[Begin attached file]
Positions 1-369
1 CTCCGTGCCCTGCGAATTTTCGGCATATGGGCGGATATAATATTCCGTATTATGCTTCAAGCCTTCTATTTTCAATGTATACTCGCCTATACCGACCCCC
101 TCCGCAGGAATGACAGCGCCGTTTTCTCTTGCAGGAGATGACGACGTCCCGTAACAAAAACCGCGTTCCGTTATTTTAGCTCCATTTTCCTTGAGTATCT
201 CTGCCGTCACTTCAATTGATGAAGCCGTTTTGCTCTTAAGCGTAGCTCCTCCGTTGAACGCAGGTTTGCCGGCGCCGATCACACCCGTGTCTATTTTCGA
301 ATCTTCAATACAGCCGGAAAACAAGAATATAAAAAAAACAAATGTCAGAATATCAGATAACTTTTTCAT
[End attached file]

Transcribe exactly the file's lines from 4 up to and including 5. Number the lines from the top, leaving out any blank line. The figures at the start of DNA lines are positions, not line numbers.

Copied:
201 CTGCCGTCACTTCAATTGATGAAGCCGTTTTGCTCTTAAGCGTAGCTCCTCCGTTGAACGCAGGTTTGCCGGCGCCGATCACACCCGTGTCTATTTTCGA
301 ATCTTCAATACAGCCGGAAAACAAGAATATAAAAAAAACAAATGTCAGAATATCAGATAACTTTTTCAT